Hard to say, and all of that is a lot to digest for what seems like a simple question. Hopefully, this information will help all of us analyze and prioritize fields that might need fertilizer spread for the 2019 crop.

Are we crying wolf?
Large areas of the upper Midwest are in the same boat this winter as we are in across most of Iowa: Not much fall NHɜ was applied. Sure, wholesalers, retailers and the rest of us tend to get worked up every year that fall fertilizer application doesn’t go our way, and we talk about how tough it will be in the spring. Then most of the time there are some in-season hiccups. But when all the dust settles, it turns out things go fairly well, and the N gets applied.

So, have we been crying wolf all these years in saying tough fall application seasons mean trouble come spring? Maybe. But my perspective on this cycle is that it’s not crying wolf, but rather the concern and subsequent discussions helped lead to better planning and execution that eased the pain each spring.

With some folks in the fertilizer distribution network saying this was the worst fall application season they’ve ever seen, we are either very concerned or taking “crying wolf” to a new level. Either way, sitting down with your suppliers and making plans — and backups — may prevent both of you from getting “howling mad” this spring.

NH3 vs. urea vs. UAN
Let’s look at the logistics first. With not much product applied in fall, there will be a lot of pressure on the entire system this spring. Moving that volume of tonnage can run into all sorts of challenges at both ends of the spectrum. On the production and transportation end, storage and transport will be issues. And if those go better than expected, we still aren’t out of the woods.

If wholesalers can get enough NH3 to retailers this spring, will retailers have the capacity to keep up? Are there enough applicators and nurse tanks to keep everything going? And what if tough spring weather compresses our spring NH3 season?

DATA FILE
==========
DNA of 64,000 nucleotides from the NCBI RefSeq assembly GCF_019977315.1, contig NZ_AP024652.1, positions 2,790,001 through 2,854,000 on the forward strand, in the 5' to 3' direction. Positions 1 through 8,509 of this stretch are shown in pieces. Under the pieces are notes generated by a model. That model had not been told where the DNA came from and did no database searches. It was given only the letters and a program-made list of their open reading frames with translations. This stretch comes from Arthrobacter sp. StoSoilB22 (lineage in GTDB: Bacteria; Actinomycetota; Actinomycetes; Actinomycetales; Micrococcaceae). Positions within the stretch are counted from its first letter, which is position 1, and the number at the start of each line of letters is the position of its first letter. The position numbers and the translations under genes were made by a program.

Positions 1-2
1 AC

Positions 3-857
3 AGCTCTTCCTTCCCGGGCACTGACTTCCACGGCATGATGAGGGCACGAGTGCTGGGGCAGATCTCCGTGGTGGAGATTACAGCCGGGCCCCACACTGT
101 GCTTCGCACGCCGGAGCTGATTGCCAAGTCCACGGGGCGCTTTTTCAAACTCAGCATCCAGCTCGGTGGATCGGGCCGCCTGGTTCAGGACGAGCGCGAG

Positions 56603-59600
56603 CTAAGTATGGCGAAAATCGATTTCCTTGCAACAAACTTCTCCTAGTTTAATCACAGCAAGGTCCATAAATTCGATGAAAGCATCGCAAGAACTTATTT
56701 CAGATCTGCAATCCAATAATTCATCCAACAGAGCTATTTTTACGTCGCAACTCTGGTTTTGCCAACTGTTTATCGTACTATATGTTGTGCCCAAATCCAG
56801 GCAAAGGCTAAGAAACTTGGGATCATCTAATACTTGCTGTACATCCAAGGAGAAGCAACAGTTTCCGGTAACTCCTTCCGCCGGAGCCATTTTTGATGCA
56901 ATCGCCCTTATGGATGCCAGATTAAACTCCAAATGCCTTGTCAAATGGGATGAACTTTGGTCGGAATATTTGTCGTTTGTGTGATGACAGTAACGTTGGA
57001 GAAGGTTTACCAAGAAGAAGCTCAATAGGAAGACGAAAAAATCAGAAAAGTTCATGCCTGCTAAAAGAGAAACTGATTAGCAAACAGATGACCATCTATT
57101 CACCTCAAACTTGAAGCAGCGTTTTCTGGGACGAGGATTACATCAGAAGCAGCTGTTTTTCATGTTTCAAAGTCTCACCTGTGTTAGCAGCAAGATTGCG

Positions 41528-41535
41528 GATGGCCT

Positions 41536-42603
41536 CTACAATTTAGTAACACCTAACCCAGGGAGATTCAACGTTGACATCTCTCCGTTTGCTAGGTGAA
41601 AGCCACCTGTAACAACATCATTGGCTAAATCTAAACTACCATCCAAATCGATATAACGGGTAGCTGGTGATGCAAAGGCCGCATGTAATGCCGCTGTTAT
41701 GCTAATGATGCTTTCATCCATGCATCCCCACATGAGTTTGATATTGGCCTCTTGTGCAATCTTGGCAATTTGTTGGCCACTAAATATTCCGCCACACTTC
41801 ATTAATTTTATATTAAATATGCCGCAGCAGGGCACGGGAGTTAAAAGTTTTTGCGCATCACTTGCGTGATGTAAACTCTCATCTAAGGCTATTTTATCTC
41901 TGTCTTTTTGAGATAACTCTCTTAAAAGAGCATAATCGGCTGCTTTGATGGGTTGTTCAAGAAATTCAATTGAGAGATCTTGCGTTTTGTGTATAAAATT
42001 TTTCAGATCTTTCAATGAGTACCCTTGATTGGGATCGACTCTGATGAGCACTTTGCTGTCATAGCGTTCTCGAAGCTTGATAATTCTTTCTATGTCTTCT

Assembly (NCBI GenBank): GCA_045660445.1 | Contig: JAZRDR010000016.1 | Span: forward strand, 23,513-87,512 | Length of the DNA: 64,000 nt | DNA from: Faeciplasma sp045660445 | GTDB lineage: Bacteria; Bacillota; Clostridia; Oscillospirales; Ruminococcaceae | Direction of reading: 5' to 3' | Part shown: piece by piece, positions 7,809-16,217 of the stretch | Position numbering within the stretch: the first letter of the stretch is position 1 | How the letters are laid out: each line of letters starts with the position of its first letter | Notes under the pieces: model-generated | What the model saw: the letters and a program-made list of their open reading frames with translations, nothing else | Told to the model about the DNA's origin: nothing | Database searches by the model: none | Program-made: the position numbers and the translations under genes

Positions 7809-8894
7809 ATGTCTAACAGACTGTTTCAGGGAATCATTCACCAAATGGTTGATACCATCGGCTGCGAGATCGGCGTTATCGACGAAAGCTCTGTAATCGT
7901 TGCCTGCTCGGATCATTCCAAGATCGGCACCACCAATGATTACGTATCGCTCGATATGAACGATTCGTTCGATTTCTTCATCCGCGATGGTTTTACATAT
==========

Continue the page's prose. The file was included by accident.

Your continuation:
The trend in wet springs where it’s hard to get NH3 on is for a shift toward using dry or liquid N. How easily can you change products with your retailer? Is there any penalty for locking in early or for waiting? If you need any of your nitrogen custom-applied, that’s another good topic to cover with your supplier.

And now for the other part of the equation: pricing. If you are planning on spring-applied NH3 and prepay for it, what happens if you want to switch some acres to dry or liquid? Do you get the same pricing and discounts that were available for dry and liquid at the time you paid for the NH3? If the fertilizer markets have moved up or down significantly, what happens with your prepay dollars if you switch? Is there a penalty for not taking any NH3 tons you had locked in?

These are a few of the issues that can occasionally create problems if everyone isn’t on the same page. Best bet is to cover this topic with your fertilizer dealer, along with your other questions.

McGrath is the on-farm research and Extension coordinator for the Iowa Soybean Research Center at ISU. Contact him at [email protected].

About the Author(s)

Clarke McGrath

Clarke McGrath is the On-Farm Research and Extension coordinator for the Iowa Soybean Research Center at ISU.